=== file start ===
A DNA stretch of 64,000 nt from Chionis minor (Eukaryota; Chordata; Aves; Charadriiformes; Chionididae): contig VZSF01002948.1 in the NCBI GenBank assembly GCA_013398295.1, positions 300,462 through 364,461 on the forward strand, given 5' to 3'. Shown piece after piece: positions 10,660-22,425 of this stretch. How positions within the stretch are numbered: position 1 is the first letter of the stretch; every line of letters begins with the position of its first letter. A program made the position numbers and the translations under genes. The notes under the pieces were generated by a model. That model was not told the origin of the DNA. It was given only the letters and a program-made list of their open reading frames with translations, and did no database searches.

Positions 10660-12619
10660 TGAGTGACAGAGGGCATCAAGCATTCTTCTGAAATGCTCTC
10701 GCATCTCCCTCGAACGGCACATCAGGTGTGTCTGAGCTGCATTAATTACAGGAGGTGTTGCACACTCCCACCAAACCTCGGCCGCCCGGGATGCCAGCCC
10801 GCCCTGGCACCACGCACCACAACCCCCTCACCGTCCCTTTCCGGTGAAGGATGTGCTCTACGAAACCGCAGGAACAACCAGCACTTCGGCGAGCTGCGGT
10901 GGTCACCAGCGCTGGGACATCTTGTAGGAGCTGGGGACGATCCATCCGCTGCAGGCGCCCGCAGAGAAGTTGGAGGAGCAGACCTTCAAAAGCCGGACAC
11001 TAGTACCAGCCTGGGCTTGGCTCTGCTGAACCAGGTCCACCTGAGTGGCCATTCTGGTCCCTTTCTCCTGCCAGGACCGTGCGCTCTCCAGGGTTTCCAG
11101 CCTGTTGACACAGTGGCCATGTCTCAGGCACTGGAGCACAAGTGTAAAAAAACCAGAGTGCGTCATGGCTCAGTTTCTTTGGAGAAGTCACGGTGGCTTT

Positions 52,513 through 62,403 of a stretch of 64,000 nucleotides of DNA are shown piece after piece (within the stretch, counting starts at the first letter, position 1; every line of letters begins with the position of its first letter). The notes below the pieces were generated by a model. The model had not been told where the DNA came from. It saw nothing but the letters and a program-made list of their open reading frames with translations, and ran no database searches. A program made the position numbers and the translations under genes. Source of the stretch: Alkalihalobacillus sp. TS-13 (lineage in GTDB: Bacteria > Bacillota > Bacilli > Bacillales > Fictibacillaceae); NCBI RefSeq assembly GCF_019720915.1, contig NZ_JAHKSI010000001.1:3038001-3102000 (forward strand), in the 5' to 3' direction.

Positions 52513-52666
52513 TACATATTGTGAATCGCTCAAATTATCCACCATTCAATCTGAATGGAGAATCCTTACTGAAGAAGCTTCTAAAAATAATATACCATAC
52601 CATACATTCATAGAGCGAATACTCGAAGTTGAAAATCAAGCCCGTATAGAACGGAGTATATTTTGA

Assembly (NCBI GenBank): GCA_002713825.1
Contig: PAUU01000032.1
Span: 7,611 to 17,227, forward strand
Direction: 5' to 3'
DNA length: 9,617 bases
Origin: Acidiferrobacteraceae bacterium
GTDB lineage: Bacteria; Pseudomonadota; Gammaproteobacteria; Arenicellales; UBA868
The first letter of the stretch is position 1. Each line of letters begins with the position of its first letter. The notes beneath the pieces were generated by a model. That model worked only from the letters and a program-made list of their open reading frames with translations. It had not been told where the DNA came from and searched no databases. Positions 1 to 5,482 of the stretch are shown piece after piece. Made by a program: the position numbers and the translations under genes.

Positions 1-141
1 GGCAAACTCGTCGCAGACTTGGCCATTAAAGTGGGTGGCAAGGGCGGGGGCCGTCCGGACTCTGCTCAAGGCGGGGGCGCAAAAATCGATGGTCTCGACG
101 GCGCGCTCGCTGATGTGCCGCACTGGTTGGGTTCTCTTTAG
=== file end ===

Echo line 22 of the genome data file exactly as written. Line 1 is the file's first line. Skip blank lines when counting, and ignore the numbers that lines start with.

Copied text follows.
1 GGCAAACTCGTCGCAGACTTGGCCATTAAAGTGGGTGGCAAGGGCGGGGGCCGTCCGGACTCTGCTCAAGGCGGGGGCGCAAAAATCGATGGTCTCGACG